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Locals pay to fix student’s car keyed with homophobic slurs

Several local businesses chipped in to fix a college kid’s car after homophobic slurs were carved into the doors, proving that good deeds do not go unnoticed.

no bullying

no bullying

Four separate vandalism incidents

A Virginia college student’s car has been targeted four separate times in a two month period, as homophobic slurs have been keyed into the doors of his car, and other messages like “dye” (which we assume means “die,” but there was a spelling error). Jordan Addison has been singled out and bullied for being gay, and as any college kid on a budget, he was unable to pay for repairs… until a local body shop rallied local businesses, including their own, to completely overhaul the car.

WDBJ-TV reports that the manager of Roanoke’s Quality Auto Paint and Body says that he heard about Addison’s car, “I said that’s uncalled for we’re gonna fix your car that’s the least we can do.”

With the help of several other local businesses (Parts Unlimited in Vinton, Advance Auto Parts, Moon’s Auto Body, Rice Toyota, Val’s Automotive, The Rod Shop, B&C Exterminating, Twists & Turns, AJ’s Landscaping, and Sunnybrook Auto Spa), Quality Auto Paint & Body not only provided the student with a brand new paint job for his car, but tinted windows, new tires, a new security system, and even a new stereo.

“We can’t afford to do this ourselves,” body shop manager Richard Henegar, Jr. noted of the $10,000 worth of repairs and upgrades.”We might have all the good intentions in the world, but I can’t finance something like this ourselves.”

“It looks great,” Addison said about his Volkswagen. “It hasn’t looked that great the entire time I’ve had it.”

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Thanks to Quality Auto Paint & Body

This isn’t Quality Auto Paint & Body’s first rodeo, in fact, this 26 year old family business run by father and son performed a similar feat in 2010, which they called “Operation Pay it Forward,” wherein the team overhauled a deployed soldier’s vehicle while he was away on duty, a calling close to Henegar Jr.’s heart after serving four years in the Navy.

With a company culture like this, it is without question that the body shop is getting attention for all the right reasons. First a soldier, now a hate crime victim? They deserve all of the praise coming their way, as do the other companies that ponied up for the repairs. They not only got local news’ attention, they are in the national spotlight of traditional and digital media outlets, even getting a nod from GLAAD.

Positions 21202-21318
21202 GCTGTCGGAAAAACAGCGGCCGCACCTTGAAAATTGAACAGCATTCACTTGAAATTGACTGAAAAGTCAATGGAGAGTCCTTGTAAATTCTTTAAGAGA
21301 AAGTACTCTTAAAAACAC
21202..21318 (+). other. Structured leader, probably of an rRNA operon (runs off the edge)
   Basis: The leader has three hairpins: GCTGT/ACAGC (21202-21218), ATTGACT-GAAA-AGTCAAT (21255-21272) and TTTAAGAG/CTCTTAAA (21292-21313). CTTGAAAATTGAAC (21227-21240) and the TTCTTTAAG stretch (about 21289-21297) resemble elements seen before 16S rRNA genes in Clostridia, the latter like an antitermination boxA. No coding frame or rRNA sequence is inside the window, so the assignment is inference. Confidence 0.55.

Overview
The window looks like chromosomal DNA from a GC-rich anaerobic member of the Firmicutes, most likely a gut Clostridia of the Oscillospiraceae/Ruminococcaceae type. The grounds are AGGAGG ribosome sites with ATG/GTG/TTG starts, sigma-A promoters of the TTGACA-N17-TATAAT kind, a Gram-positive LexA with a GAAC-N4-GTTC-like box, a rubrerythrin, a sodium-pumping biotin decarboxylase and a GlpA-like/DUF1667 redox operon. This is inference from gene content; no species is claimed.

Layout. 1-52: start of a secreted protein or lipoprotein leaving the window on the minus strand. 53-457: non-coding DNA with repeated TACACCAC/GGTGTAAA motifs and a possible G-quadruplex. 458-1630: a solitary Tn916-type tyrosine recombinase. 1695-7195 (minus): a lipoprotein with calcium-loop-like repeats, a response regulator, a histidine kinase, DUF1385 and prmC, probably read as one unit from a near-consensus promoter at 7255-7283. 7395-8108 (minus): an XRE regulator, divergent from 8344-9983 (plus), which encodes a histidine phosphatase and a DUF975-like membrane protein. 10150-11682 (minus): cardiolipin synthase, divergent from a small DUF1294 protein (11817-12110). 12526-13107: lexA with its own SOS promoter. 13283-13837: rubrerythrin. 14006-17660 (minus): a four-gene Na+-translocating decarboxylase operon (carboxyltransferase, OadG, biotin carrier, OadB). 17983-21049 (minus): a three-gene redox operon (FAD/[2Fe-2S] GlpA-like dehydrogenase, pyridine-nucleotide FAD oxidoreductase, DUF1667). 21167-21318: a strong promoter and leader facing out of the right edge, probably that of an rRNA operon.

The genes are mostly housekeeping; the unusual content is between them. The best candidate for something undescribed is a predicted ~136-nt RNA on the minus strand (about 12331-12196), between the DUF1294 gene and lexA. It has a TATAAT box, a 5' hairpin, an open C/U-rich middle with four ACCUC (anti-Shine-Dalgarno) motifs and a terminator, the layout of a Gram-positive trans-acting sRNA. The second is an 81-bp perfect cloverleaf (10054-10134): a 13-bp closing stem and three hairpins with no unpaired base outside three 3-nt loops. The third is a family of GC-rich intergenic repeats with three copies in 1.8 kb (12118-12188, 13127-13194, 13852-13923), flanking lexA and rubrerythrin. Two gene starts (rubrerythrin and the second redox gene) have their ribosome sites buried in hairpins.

So far, reviews across the web are proving the value of good deeds done by local businesses. On Yelp, they got their first reviews ever as a result of helping Addison, with people writing in from across the country, like Christopher in San Jose, who said, “I read about what you guys did for the kid with the damaged car. If you apply the same level of care to cars that you do to people, you must be a fine business. I wish I were close so that I could give you some of my business. Your good deeds didn’t go unnoticed. Thank you.”

On the body shop’s Google+ Page, one reviewer said, “I read about the random act of kindness your Auto Body Shop and other business concerns in Roanoke did for the young man whose car was vandalized simply because he was gay. I lived in Roanoke many year ago while attending Salem College. I left because of the attitude of many in the area towards gays. You have restored my faith and I thank you. It is good to know that goodness always triumphs over evil.”

Full video of Addison’s reaction available on WDBJ.

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Lani is the COO and News Director at The American Genius, has co-authored a book, co-founded BASHH, Austin Digital Jobs, Remote Digital Jobs, and is a seasoned business writer and editorialist with a penchant for the irreverent.



  1. tinainvirginia

    August 22, 2012 at 12:05 pm

    Many people think that those who live in the deep trenches of the south are “bible thumping”, closed minded, ignorant rednecks.  Let this be a lesson….we care about each other, our fellow neighbors and our country.  This is just one of the many, many acts of caring and kindness that occur each and everyday in our community; and, just another reason why we moved to southwest Virginia.

    • elijahmay

      August 26, 2012 at 11:35 pm

       @tinainvirginia It’s a great story. I’m now part of the AG Team here in Austin, but I’m originally from the mountains of NC, and I’ve seen this kind of compassion, tolerance, and neighborliness first hand. Frankly, those values turned out to be my biggest asset during my years in L.A..

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